The top four seeds, of course, get to play the third and fourth rounds at home if they win the first two.
There were some bracket surprises.
The Big 12 got just two teams in, Texas, the No. 5 seed, and Baylor.
“As I said on the show, Kansas and Kansas State were two of the teams we were considering for the last spots,” Coll said. “Their team sheets were a struggle for us to get them in.”
The West Coast Conference got five, including BYU — which plays host to Stony Brook — Pepperdine and Saint Mary’s, and the last two teams placed in the bracket, Loyola Marymount and San Diego.
“We are extremely excited to continue competing together,” LMU coach Aaron Mansfield said. “We know how competitive every team is in the region and are excited to see how we match up.”
LMU was a surprise to many. But when it came down to it, the Lions made the cut.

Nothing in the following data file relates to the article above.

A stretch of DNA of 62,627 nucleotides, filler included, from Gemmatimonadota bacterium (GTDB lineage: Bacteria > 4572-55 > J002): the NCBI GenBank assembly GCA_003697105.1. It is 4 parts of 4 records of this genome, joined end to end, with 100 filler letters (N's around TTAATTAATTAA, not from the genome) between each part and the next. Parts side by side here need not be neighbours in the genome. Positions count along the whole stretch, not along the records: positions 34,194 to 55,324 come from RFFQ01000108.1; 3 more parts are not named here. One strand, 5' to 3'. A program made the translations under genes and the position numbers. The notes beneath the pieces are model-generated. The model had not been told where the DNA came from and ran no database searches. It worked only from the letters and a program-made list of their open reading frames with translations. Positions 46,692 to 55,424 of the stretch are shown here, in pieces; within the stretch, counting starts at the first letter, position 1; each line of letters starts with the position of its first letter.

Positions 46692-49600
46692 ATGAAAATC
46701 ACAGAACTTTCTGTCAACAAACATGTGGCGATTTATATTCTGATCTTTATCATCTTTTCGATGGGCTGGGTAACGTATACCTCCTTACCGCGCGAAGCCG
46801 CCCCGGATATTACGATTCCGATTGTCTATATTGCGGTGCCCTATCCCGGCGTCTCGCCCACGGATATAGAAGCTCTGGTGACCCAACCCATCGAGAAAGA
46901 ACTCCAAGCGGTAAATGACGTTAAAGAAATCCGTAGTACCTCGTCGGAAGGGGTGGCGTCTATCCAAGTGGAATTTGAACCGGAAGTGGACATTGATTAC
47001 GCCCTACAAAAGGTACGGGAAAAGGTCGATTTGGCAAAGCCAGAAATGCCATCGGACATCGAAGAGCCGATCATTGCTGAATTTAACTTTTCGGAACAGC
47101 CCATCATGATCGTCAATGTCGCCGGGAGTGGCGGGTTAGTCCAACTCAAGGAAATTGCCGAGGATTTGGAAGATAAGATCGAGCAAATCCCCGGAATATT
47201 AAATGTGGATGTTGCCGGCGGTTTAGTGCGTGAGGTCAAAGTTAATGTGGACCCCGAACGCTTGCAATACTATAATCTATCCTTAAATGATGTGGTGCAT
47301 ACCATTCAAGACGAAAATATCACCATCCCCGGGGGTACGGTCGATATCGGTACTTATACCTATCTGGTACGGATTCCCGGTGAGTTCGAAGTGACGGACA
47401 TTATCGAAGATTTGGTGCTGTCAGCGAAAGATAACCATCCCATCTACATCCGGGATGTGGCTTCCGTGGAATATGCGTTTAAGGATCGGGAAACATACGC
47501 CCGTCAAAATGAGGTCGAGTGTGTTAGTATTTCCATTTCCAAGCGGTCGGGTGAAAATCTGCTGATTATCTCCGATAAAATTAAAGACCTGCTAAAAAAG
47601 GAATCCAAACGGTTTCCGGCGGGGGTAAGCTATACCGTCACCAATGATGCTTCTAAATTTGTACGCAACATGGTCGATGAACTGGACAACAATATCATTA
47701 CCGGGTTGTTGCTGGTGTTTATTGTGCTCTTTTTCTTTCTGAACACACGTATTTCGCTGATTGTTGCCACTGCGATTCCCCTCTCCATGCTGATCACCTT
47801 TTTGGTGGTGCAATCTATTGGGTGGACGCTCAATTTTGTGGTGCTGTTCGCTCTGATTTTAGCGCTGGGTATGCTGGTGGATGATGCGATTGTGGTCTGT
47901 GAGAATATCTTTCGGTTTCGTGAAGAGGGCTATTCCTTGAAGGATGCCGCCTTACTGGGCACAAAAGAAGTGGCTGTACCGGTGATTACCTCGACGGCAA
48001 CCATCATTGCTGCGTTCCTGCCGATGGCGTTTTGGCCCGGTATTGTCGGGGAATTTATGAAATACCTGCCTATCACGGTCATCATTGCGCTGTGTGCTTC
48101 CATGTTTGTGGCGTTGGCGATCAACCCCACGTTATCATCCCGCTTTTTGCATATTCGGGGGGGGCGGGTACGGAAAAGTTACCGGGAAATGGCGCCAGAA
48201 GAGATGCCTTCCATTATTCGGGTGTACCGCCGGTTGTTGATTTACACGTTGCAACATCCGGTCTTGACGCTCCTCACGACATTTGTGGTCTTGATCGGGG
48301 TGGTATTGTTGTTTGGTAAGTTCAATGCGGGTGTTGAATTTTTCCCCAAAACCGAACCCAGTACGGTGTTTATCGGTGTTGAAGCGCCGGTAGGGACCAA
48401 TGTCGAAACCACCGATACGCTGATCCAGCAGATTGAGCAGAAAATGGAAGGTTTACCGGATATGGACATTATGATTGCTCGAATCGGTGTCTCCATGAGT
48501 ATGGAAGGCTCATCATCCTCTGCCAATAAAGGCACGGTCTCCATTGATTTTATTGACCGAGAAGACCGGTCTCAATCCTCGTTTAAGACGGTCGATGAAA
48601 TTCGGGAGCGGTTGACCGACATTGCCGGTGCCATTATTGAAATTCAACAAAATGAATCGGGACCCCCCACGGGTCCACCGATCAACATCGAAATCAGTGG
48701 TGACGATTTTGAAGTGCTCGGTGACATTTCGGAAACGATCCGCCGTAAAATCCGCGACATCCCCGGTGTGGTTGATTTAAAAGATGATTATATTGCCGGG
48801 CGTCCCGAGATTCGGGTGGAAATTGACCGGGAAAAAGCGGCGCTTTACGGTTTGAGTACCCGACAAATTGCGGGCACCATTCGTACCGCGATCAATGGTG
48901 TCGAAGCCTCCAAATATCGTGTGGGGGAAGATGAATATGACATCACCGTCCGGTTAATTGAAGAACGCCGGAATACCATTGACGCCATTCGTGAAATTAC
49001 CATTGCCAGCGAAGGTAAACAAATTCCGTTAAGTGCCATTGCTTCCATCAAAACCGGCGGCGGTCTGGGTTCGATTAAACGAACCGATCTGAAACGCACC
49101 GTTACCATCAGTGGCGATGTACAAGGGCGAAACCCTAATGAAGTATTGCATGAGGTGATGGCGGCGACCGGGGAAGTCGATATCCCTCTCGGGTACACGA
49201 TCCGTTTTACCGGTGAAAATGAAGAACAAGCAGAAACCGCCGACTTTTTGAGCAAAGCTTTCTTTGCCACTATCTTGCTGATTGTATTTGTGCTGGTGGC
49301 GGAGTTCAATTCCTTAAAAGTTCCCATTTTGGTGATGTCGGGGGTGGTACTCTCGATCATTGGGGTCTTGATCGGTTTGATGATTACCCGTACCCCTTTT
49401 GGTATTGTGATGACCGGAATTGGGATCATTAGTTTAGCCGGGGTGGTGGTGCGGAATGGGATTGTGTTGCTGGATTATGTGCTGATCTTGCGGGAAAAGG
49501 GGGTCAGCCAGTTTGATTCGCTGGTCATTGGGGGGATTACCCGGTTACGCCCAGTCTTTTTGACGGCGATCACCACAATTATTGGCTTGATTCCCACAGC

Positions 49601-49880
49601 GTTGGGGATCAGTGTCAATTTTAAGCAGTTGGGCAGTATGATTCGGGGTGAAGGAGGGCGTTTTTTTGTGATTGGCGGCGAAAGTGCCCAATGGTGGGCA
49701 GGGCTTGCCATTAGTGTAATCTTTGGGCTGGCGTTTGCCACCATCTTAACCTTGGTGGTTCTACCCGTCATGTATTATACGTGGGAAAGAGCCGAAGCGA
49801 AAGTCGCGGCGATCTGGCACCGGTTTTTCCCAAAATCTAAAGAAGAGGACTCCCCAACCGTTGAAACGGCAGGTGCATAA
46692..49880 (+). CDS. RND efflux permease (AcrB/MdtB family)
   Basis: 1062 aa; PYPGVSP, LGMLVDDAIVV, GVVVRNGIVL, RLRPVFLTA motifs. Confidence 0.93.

“You go through the same process there that you do at the top,” Coll said. “Side-by-side analysis of each selection criteria. The win percentage, the RPI, common opponents, head-to-head (LMU not only beat BYU last week, but beat Kansas early).
“Your gut sometimes makes you feel like, ‘Wow, is that the right team?’ And we laid out the team sheets for all those teams we were considering, they had that significant late-season win, they had four top-50 wins, they beat Kansas. That’s how it shook out.”
For that matter, the last four out were the Big 12’s Kansas and Kansas State, Maryland of the Big Ten and Princeton of the Ivy League.
“You go through getting those last few in and whoever that 16th seed is and the difference between four and five, well, you sweat those.